Street fighting men

BAM celebrates John Carpenter's sci-fi-inflected rage against the machine.

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<p>ASSAULT AND BATTERY PARK Kurt Russell pins Harry Dean Stanton in <em>Escape from New York.</em></p>

ASSAULT AND BATTERY PARK Kurt Russell pins Harry Dean Stanton in Escape from New York.

He doesn't know the band Portishead. And his involvement in Rob Zombie's remake of Halloween was "minimal" at best (a polite euphemism for cashing the check). But the influence of director John Carpenter is huger than ever, with fawning nods in films as recent as Grindhouse and Doomsday. After supercharging the slasher genre in 1978, Carpenter spent much of the 1980s pursuing a politically daring brand of sci-fi satire, to be celebrated in a well-chosen mini retro at BAM. The four movies—the instant classic Escape from New York (1981), a paranoid remake of The Thing (1982), the cross-genre romp Big Trouble in Little China (1986) and Carpenter's yuppie-invasion nightmare They Live (1988)—are all to be screened in 35mm anamorphic prints. TONY let the 60-year-old Kentucky-born director, thrilled to not discuss Michael Myers's mask, weigh in on these movies' deceptively serious themes.

Hail to the thief
You have to realize that part of my personality is my utter horror at the Reagan revolution. I couldn't believe it was happening. And yet, the flip side to all my disgust is that the left wing is lunatic—a bunch of idiots who don't know what they're doing. So I'm not in love with either. I sometimes despair about it. That's why my movies are so cynical. No one seems to mention that the President of the United States in Escape from New York is British! [Laughs] We made up some story about him being the love child of Reagan and Margaret Thatcher. That didn't make it into the movie because Kurt Russell is to the right of Attila the Hun. He actually doesn't think we should have to pay for roads—unbelievable. But we're friends because we respect each other's work ethic. He's a wonderful guy; I love him.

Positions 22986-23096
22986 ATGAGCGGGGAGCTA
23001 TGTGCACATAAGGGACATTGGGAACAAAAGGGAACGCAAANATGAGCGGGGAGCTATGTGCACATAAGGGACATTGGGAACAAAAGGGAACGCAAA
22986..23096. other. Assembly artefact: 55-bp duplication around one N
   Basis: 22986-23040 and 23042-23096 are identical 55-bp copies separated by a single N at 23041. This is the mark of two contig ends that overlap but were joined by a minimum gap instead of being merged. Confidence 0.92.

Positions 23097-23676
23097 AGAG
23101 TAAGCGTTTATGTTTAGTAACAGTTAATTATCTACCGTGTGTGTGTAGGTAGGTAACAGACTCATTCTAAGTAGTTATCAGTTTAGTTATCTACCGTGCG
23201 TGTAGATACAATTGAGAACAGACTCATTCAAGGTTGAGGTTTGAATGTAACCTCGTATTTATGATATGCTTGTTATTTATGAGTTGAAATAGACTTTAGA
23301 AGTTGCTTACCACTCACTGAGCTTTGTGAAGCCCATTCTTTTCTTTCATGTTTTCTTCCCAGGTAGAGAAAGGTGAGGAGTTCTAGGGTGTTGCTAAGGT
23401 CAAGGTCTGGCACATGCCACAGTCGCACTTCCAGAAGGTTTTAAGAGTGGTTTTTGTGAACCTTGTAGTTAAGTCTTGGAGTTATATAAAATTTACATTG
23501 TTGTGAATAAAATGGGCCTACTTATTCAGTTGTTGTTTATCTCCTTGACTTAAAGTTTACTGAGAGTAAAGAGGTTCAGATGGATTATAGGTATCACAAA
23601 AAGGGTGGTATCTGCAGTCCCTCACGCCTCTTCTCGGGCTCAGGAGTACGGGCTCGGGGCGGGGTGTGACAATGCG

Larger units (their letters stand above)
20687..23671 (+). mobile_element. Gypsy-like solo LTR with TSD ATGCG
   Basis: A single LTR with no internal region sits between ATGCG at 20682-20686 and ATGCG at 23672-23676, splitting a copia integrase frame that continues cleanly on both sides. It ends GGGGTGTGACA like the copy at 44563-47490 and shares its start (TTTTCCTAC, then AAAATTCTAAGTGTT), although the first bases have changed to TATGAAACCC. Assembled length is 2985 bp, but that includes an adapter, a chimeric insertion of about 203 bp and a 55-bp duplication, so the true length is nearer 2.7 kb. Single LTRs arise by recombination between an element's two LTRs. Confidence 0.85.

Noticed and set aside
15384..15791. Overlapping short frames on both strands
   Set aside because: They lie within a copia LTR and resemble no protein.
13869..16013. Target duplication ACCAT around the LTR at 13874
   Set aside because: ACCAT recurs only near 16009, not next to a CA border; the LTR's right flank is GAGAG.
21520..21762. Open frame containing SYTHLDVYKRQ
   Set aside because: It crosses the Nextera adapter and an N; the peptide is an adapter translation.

Summer of Spielberg
I take every failure hard. The one I took the hardest was The Thing. My career would have been different if that had been a big hit. I don't think the studio knew what kind of movie they were getting. I think they wanted Alien, a crowd-pleaser. And it was way too ferocious for them. They were upset by the ending—too dark. But that's what I wanted: Who goes there? Who are we? Which one of you is real? The movie was hated. Even by science-fiction fans. They thought that I had betrayed some kind of trust, and the piling on was insane. Even the original movie's director, Christian Nyby, was dissing me. But 1982 was the summer of E.T.—you don't realize what a big deal that was. Spielberg had this uncanny knack of knowing what the audience wanted. And he thought they wanted a big cry. He was absolutely right. We came out two weeks later.

My kingdom for a horse
Westerns are why I got in the business, but they kind of died out just as I was getting started. I would have given my eyeteeth to work with Clint Eastwood, because you need a big hero to do those kinds of movies. I even wrote a script for John Wayne in the '70s. He never made it. In fact, the original script for Big Trouble in Little China was a Western. A cowboy rides into Chinatown, and the same basic thing happens: He goes underground, the railroad coolies hide down there, whatever. My screenwriter, W.D. Richter, did a rewrite on it, and you couldn't put it down. Insane. I said, "Rick, this is just brilliant." And he said, "John, this is a selling script. You can't actually shoot this." People now come up to me somewhat guiltily: "[Whispering] Oh, I love that movie!" You try to make a studio picture your own, but in the end, it's their film. And they're going to get what they want. After that experience, I had to stop playing for the studios for a while and go independent again.

A thousand points of fright
I don't think anybody realized we were releasing They Live so close to Election Day in 1988. It just shows you how dumb I am. But we did intentionally show that underclass in East L.A., living on the streets. That area's all Disneyfied now, with rich yuppies living down there. These days, the homeless end up in hospitals, and when they can't pay, they get dumped elsewhere. I can't believe this happens in America. This is my country. How dare they? So my movie is about a working man raging against the darkness. And there's no winning. Do I believe everything could be fixed if we had metaphorical sunglasses showing the yuppies to be aliens? It's not about fixing it. It's about revealing it. I don't know if we'll ever fix the problems. However I do have a long-term optimism. I hope we survive, because we're worth it.

The big sleep
I got into movies because of a passion for cinema. But after finishing my last film [2001's Ghosts of Mars], I found myself as having no passion whatsoever: total burnout. By the time I got to the scoring stage, I looked like a zombie. Who knows why? I didn't take enough of a rest. Also, the country was attacked—and I watched. My eyes were opened; I hadn't observed anything for years. I needed to get away from the moviemaking process for a while. I'm slowly putting my feet in the water again, with a new perspective. Is there room for more movies like Escape from New York? I don't know. You have to be subtle about that stuff, because people don't like to be preached to. But there may be. We'll see.

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